Newbie: The C / C++ Issue

abowhill abowhill at
Thu Nov 13 11:02:28 PST 2003

> Am I missing something here?  When does C have OO capability?
> Structs don't count.  What about inheritance and polymorphism?

>>That's in the implementation AND application.  Just because you CAN
>>access part of a lowly struct, doesn't mean you have to.  It's object
>>oriented if you OBSERVE the restricted accesses defined by OO.
>>Whether or not they're there is completely irrelevant.  Of course C
>>has OO capability, it just doesn't have its restrictions :)

The idea that C can be used to do object-oriented programming is 
a myth. The C language is not object-oriented or even object-based.
The big reason C++ is object-oriented is due to dynamic binding.

Check out the C++ FAQ lite:

>If you declare a struct, and then implement a specific set of routines
>to manipulate it, and only use those routines, except for those 'data
>members' that would otherwise be public anyway, that's essentially
>your class.  You're doing without all the type and access restrictions
>IMPOSED by C++, but that doesn't mean you can't OBSERVE those
>restrictions.  This way, when saving cpu time is critical, you can
>bend those rules.  With C++, you're stuck on the long road.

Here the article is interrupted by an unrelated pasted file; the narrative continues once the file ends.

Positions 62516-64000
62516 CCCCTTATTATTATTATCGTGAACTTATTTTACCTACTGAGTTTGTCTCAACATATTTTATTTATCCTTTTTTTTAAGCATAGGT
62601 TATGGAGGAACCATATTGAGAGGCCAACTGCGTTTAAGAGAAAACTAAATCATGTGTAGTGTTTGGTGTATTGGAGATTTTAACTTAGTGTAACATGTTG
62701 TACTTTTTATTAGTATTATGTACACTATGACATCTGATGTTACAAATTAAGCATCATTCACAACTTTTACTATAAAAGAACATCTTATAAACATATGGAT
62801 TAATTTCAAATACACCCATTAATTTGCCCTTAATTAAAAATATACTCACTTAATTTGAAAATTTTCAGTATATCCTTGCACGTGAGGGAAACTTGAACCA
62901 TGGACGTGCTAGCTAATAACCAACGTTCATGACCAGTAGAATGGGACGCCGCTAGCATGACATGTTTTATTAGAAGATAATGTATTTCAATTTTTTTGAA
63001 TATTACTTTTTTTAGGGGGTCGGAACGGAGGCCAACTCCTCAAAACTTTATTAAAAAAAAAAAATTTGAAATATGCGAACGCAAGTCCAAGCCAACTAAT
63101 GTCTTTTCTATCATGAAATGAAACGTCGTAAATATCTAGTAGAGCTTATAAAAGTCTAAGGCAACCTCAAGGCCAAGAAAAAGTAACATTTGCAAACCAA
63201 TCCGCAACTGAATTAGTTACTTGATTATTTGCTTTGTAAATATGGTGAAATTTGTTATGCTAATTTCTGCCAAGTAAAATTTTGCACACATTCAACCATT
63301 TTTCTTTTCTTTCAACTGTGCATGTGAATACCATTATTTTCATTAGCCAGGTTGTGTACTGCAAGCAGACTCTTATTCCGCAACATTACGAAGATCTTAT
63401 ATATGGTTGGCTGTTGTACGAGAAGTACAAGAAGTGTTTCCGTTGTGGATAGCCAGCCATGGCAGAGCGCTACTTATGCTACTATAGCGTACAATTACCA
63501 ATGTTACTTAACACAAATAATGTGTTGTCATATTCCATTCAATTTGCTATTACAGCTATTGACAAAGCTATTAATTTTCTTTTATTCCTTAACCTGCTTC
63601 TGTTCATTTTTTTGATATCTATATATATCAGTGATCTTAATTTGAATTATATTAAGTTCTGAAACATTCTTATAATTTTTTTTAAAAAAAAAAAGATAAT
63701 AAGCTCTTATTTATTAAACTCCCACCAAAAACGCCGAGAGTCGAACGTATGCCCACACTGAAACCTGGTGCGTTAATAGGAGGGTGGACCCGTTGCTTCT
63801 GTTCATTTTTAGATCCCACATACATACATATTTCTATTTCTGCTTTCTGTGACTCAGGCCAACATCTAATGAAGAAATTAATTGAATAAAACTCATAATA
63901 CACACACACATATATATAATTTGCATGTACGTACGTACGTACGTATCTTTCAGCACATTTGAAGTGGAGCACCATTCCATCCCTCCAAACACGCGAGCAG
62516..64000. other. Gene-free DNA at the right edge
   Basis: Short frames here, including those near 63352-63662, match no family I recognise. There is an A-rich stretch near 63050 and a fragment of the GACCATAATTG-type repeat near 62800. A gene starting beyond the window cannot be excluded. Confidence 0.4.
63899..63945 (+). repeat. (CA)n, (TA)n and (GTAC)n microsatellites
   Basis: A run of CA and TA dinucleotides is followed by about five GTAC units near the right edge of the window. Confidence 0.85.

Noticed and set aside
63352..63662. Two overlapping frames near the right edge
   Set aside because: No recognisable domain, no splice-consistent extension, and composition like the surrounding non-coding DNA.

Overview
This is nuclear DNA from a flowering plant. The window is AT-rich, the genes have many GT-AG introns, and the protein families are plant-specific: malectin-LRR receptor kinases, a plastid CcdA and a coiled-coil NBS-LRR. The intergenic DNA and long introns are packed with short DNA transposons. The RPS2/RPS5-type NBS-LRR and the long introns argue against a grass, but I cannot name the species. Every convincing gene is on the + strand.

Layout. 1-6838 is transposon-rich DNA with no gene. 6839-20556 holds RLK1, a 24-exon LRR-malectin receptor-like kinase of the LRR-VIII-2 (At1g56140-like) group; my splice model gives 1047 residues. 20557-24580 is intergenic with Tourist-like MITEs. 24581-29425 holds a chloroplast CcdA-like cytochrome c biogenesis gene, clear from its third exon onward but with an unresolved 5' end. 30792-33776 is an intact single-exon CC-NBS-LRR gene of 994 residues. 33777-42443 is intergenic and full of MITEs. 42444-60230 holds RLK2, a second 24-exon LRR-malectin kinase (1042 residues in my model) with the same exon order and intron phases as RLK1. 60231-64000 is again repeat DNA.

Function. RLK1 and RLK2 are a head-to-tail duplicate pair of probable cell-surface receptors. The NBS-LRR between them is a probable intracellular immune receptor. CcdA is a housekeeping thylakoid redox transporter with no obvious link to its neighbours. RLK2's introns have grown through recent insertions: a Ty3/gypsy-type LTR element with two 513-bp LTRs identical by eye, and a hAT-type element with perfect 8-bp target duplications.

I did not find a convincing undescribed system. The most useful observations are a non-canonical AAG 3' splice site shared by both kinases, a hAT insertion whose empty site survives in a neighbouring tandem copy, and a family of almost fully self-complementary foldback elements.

You can drive your car to an open plain in the desert, and
operate the vehicle as if you were in the city, observing imaginary
stop lights, lanes and traffic. But why pretend?

The systematic constraints in C++ exist to organize code,
protect your work. They are there for the same basic reasons that 
local variables exist in C. 

>> I would agree that you can write programs that do the same thing in
>> all three languages above, but I don't think that OO is a waste of
>> time.  OO promotes code reuse.  That is the whole point.

>No one ever claimed OO was a waste of time that I noticed.  But I
>don't see code reuse with C++ any more than with C.  I'm a real big
>fan of code reuse, and I have reused more C code than I can remember.
>Problem is that when C++ code gets reused, it's usually a template
>class, in which case, you'd probably be better off with C anyway.

There are so many different ways to re-use code. Even cutting and 
pasting, which is essentially what the STL does. (correct me if
I am wrong)

If you are going to re-use code, at least be organized, make
a good interface, and don't re-invent the wheel unless you
have to. C, C++, whatever.

>> Using C++ implies a state of mind.  You can write code like in C,
>> but it defeats the purpose of using an OO language.

>Not sure what you mean by this, but if using C++ is a state of mind,
>why can't that state of mind affect the way C code is written?  And it
>doesn't defeat the purpose if you misbehave regularly and NEED the
>unbreakable restrictions.

Components in the real-world problem map directly to objects in the
program. C++ was designed to be used this way. C was not. 


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